Investment Philosophy: We Focus on What Matters

Salient’s single- and multi-asset alternative and real asset investment strategies serve as powerful building blocks for efficient portfolios. We describe a strategy’s impact on a portfolio with the following characteristics:

When developing strategies, we adhere to our core investment philosophy that broader portfolio diversification decreases risk and increases return. This belief is agnostic to market returns and predictions, and instead centers on five things that matter:

How much risk you take matters

We think investors and advisors make two mistakes with risk.  First, they tend to underestimate both the theoretical amount of risk required to achieve their investment goals as well as the actual amount of risk achieved in their portfolios.  Second, even the few who take the right amount of risk may experience unnecessarily wild swings in risk over time because they are targeting dollar exposures instead of risk exposures.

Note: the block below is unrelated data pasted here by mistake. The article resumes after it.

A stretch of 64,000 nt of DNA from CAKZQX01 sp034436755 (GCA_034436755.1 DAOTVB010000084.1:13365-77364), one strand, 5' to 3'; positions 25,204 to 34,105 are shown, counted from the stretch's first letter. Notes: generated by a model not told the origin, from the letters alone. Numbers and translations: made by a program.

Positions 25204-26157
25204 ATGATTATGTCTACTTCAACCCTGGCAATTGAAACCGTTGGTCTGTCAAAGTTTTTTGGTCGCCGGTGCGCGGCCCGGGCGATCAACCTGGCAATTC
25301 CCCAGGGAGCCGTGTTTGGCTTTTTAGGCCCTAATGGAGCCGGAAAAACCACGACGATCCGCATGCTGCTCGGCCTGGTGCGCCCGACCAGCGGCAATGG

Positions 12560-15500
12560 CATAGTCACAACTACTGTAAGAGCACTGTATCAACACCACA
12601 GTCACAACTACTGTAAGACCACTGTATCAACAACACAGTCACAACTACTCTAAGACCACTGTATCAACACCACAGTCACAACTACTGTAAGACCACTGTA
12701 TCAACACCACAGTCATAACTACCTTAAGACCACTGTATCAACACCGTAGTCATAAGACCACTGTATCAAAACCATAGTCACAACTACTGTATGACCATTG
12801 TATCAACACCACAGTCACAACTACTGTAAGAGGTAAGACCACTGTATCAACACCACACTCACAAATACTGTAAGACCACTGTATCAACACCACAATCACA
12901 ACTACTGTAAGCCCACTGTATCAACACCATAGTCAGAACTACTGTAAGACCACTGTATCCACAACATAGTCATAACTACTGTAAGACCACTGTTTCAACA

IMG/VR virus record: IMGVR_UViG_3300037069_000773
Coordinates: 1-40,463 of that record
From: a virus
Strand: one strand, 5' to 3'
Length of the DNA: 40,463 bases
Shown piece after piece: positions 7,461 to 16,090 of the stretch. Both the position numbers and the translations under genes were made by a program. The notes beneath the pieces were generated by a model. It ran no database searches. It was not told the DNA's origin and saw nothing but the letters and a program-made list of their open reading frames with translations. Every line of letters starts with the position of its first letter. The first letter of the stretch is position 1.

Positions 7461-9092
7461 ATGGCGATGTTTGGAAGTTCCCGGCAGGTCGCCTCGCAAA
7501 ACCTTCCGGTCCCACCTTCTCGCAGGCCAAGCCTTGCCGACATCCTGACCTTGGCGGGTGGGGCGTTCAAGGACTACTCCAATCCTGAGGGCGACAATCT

Which risk you take matters

While investors are usually familiar with the value of diversification, their portfolios usually don’t reflect it.  By and large, investors are taking equity market risks and not much else.

Human behavior matters

Every investor either pays or collects a tax on behavior.  Good investors are process-driven in their own portfolios, and they collect a tax from other investors by understanding herd and momentum tendencies, biases toward familiarity (for example, favoring US equities over emerging markets), biases toward growth and other factors, and the fact that for long periods, market prices and returns can be determined by the perceptions and game-playing of market participants rather than economic fundamentals.

Costs matter

Most investors have begun to understand the impact of fees but often underestimate the importance of trading costs and taxes, which can dwarf explicit fees in particularly inefficient strategies.

Market structure and information matter

Most investors drastically overestimate the value to be found in analyzing and selecting individual securities.  Active management can matter when: (1) you are measured against passive instruments and market indices that are flawed, (2) you have a clear informational advantage, or (3) you have a structural advantage (e.g. long term horizon, willingness to be illiquid, willingness to take risks others are restricted from taking) that you can exploit.